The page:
Learning IPv6 is paramount in your efforts to pass the BSCI exam and go on to earn your CCNP, and it's going to help in your real-world networking career as well. IPv6 can be confusing at first, but it's like anything else in Cisco or networking as a whole - learn one part at a time, master the fundamentals, and you're on your way to success. In today's article we're going to take a look at IPv6 address types.
In IPv4, a unicast address is simply an address used to represent a single host, where multicast addresses represent a group of hosts and broadcasts represent all hosts.
In IPv6, it's not quite that simple. There are actually different types of unicast addresses, each with its own separate function. This allows IPv6 to get data where it's supposed to go quicker than IPv4 while conserving router resources.
IPv6 offers two kinds of local addresses, link-local and site-local. Site-local addresses allow devices in the same organization, or site, to exchange data. Site-local addresses are IPv6's equivalent to IPv4's private address classes, since hosts using them are able to communicate with each other throughout the organization, but these addresses cannot be used to reach Internet hosts.
Site-local and link-local addresses are actually derived from a host's MAC address. Therefore, if HostA has HostB's IPv6 address, HostA can determine HostB's MAC address from that, making ARP unnecessary.
Link-local addresses have a smaller scope than site-local. Link-local addresses are just that, local to a physical link. These particular addresses are not used at all in forwarding data. One use for these addresses is Neighbor Discovery, which is IPv6's answer to ARP.
You can identify these and other IPv6 addresses by their initial bits:
001 - Global address
(first 96 bits set to zero) - IPv4-compatible address
1111 1111 - Multicast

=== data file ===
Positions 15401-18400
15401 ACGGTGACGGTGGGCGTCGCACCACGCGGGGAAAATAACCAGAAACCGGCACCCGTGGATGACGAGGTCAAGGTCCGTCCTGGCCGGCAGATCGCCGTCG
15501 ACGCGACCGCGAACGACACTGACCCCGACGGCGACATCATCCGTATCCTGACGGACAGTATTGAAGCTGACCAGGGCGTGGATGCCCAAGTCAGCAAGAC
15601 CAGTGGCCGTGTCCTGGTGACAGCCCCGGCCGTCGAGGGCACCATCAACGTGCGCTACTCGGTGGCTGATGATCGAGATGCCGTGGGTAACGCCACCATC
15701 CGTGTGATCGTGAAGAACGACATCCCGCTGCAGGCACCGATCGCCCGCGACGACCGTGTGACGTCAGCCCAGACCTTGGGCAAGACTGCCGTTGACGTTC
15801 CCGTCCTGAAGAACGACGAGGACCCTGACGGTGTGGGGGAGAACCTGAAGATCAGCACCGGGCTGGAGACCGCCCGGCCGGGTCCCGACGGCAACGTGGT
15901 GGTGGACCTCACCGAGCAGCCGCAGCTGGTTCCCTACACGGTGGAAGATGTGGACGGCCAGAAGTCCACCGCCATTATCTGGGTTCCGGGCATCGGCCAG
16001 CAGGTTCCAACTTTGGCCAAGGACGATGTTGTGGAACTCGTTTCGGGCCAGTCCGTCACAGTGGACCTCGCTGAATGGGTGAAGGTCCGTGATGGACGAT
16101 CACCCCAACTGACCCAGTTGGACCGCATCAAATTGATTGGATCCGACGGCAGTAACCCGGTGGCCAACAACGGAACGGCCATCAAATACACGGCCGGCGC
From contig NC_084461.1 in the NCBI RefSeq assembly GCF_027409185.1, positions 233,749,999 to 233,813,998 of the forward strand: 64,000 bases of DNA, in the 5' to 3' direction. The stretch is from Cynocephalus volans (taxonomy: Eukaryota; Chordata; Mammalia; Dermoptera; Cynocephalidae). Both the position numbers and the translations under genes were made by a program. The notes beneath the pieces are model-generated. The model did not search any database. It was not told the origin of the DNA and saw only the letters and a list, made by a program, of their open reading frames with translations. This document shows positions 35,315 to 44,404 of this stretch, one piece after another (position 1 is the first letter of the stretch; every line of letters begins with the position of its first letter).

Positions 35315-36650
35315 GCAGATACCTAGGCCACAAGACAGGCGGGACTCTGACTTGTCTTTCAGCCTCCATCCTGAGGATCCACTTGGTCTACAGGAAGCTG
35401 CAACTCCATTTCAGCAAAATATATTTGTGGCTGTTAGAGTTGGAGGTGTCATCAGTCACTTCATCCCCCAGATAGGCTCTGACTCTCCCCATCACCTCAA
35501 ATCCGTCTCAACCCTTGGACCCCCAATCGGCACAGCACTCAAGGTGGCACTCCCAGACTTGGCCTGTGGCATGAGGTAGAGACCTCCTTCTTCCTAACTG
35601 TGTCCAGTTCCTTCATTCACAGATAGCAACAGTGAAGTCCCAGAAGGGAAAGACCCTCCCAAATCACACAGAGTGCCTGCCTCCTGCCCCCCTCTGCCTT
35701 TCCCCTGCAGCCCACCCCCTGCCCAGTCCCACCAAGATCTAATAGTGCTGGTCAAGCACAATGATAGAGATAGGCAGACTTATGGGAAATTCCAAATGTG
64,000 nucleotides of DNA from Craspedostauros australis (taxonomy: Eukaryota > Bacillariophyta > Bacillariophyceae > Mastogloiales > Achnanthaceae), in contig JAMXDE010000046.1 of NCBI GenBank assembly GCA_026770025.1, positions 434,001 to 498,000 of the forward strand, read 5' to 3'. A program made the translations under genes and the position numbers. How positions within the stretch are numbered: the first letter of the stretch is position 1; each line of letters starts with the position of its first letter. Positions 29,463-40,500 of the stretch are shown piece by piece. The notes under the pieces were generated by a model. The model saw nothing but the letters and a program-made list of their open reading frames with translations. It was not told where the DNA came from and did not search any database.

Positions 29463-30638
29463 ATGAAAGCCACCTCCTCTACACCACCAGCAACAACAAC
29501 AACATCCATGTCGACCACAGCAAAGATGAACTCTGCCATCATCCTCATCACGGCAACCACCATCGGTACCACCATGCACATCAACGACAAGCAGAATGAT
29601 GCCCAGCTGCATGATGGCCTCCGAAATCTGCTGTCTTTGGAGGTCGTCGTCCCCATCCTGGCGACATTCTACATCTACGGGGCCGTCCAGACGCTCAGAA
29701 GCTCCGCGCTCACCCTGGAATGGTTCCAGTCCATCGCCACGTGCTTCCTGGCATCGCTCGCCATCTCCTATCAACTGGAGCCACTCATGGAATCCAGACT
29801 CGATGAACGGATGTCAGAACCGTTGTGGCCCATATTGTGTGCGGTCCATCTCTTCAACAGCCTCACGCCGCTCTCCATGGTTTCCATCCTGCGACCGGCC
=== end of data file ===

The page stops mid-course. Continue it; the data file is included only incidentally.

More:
1111 1110 11 - Site local
1111 1110 10 - Link Local
As a future CCNP, you're more than familiar with the reserved IPv4 address classes. You also know that they're not exactly contiguous. The developers of IPv6 took a structured approach to IPv6 reserved addresses - any address that begins with "0000 0000" is an IPv6 reserved address. One of these is the IPv6 loopback address, and this will give you some practice with your zero compression!
IP v6 Loopback: 0000:0000:0000:0000:0000:0000:0000:0001
Using Leading Zero Compression Only: 0:0:0:0:0:0:0:1
Combining Leading Zero and Zero Compression: ::1
Zero compression looks pretty good now, doesn't it? You just have to get used to it and keep the rules in mind. You can use all the leading zero compression you want, but zero compression ("double-colon") can only be used once in a single address.
IPv6 is here to stay, not only on your BSCI and CCNP exams, but in the real world as well. Learning it now will not only aid you in passing your Cisco exams, but in supporting IPv6 in the future.
Chris Bryant, CCIE #12933, is the owner of The Bryant Advantage, home of over 100 free certification exam tutorials, including Cisco CCNA certification test prep articles. His exclusive Cisco CCNA study guide and Cisco CCNA training is also available!
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